In 2015, the health workforce of the Cayman Islands consisted of 330 doctors (5.5 per 1,000 population), 442 nurses (7.3 per 1,000), and 48 dentists (0.8 per 1,000) (see Table 1). A total of 494 other health professionals (8.2 per 1,000) were registered and licensed to practice on the islands and included physical and occupational therapists, psychologists, pharmacists, radiographers, medical technologists, dental assistants, forensic scientists, emergency medical technicians, etc. The private sector employed 56% of medical professionals. The expansion of medical tourism resulted in an increase of health workers in the past four years.

Table 1. Number of health professionals by facility and profession, and density of health professionals,a Cayman Islands, 2011–2015.

  2011 2012 2013 2014 2015
Number of health professionals by facility
Cayman Islands Hospital, Grand Cayman (government-supported facility) 424 424 436 455 537
Faith Hospital, Cayman Brac (government-supported facility) 52 39 39 38 43
Private practice (Grand Cayman, Cayman Brac, and Little Brac) 459 373 409 635 732
Total (government and private) 935 836 884 1,170 1,312
No. health professionals by category
Doctor 189 200 207 294 330
Nurse 322 292 340 411 442
Dentist 40 40 37 43 48
Other professionalsb 384 304 300 422 492
Total 935 836 884 1,170 1,312
Ratio of health professionals (per 1,000 population)
Doctors 3.4 3.5 3.7 5.1 5.5
Nurses 5.8 5.1 6.1 7.1 7.3
All health professionals 16.8 14.7 15.9 20.1 21.7

a Ratio per 1,000 population.
b Other professionals include: physiotherapists, occupational therapists, psychologists, pharmacists, radiographers, medical technologists, dental auxiliaries and hygienists, nutritionists, genetic counselors, health promotion officers, forensic scientists, emergency medical technicians, paramedics, etc. The data exclude all visiting and locum tenens professionals.
Source: Cayman Islands, Ministry of Finance and Economic Development, Economics and Statistics Office, Compendium of Statistics, 2015 (George Town); Table 4.02a.

The nursing school at the University College of the Cayman Islands (UCCI) offers a bachelor of science degree in nursing; nurses are registered through the Nursing Council of Jamaica ().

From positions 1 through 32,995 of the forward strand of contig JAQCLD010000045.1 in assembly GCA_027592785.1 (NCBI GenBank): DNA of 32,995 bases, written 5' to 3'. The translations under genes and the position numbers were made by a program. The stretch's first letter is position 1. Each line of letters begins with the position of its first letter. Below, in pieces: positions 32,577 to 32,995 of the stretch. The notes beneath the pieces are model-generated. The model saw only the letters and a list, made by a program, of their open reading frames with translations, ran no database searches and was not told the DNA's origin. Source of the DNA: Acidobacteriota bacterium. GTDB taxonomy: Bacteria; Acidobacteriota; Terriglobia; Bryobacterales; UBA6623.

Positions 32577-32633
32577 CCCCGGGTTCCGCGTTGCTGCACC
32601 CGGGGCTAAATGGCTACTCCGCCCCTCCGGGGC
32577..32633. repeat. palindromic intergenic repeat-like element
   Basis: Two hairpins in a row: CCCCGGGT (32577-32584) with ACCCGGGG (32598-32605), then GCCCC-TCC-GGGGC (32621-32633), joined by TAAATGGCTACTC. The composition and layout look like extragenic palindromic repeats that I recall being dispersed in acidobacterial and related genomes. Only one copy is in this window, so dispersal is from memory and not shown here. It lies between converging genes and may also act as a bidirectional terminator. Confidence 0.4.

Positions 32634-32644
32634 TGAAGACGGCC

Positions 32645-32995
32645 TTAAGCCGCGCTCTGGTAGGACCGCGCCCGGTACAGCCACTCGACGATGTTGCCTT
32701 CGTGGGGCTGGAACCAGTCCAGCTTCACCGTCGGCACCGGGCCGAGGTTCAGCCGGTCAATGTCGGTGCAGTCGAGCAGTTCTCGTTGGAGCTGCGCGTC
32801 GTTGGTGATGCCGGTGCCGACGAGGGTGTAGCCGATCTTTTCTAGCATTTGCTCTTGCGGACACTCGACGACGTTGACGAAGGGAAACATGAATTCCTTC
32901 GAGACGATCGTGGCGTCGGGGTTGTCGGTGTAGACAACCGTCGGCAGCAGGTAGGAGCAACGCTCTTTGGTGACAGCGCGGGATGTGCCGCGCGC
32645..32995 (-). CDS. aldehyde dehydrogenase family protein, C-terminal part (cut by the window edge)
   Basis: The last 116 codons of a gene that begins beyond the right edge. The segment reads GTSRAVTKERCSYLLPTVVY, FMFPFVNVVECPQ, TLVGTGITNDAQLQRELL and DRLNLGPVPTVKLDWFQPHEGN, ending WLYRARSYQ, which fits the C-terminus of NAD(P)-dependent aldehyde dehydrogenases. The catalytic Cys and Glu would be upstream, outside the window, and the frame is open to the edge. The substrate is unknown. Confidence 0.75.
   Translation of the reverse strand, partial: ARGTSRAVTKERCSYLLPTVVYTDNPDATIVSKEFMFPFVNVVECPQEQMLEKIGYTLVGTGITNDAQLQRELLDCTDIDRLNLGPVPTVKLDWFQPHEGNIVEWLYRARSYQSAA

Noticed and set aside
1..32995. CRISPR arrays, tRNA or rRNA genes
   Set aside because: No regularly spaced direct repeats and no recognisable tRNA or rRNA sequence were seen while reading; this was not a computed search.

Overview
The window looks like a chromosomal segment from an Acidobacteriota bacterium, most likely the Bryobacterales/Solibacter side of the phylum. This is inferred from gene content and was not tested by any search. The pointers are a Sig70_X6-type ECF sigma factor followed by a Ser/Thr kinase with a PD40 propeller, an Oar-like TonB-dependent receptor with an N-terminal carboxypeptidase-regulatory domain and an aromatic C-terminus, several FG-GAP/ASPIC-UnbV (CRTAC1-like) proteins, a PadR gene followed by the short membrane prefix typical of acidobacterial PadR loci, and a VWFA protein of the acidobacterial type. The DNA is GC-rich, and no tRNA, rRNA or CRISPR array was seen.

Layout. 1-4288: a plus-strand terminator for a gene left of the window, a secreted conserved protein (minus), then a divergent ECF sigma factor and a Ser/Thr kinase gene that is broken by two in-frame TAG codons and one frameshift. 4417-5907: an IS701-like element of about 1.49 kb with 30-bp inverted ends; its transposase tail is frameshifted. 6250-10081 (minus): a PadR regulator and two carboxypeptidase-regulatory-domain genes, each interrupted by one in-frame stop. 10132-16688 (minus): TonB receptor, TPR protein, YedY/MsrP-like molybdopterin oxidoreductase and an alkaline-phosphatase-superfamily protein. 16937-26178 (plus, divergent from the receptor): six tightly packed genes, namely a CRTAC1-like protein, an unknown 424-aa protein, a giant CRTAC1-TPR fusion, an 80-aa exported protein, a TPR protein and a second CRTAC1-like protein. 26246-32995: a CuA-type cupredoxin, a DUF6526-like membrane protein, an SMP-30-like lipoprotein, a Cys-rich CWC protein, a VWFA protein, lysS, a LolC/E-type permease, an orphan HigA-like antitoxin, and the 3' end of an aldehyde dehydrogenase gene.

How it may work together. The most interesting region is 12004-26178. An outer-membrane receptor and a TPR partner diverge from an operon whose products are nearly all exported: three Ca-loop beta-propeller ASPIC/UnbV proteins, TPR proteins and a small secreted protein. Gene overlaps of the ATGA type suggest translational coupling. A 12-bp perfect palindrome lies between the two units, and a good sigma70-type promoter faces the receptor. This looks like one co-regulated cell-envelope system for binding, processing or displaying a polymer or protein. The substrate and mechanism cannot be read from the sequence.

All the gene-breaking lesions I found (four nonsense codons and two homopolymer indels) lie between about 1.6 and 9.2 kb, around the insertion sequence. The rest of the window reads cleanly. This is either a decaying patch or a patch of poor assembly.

Health Knowledge, Technology, and Information

The Health Services Authority has a health information system in place. It is designed to transmit and store medical data for the two public hospitals and six regional clinics. The system has modules for clinical, administrative, and financial information and patient records. The private sector health care providers use health information systems that are not integrated with the public system. HSA has developed a patient portal that will be expanded to provide patients with access to diagnostic information and appointment scheduling ().

At present there is limited use of information and communication technology and social media for collaboration between the health sector and other sectors and departments or for increasing technical cooperation.

The Environment and Human Security

The Cayman Islands’ low-lying islands are particularly vulnerable to the rise in sea level. The islands are also located in “hurricane alley,” which heightens the risk of and vulnerability to more intense hurricanes created by higher sea surface temperatures. No significant environmental events were recorded during the reporting period. The Cayman Islands has adopted a comprehensive plan of action to combat damaging effects of climate change. The Cayman Islands have drafted a Climate Change Policy designed to achieve a low carbon climate-resilient economy. The policy refers to the vulnerability of the Caribbean Islands for natural disasters induced by climate change ().

The traditional sources of water supply through private wells and/or catchment in cisterns have been replaced by piped water on Grand Cayman and Cayman Brac. This service is provided by the Water Authority and the Consolidated Water Company, both of which provide desalinated water. There are no Water Authority operations in Little Cayman, but a number of small desalination plants serve individual properties and developments. As of 2015, 97% of households had access to improved water, 91% of which had piped water and 6% of which received water through other improved methods. The coverage for improved sanitation was 96% ().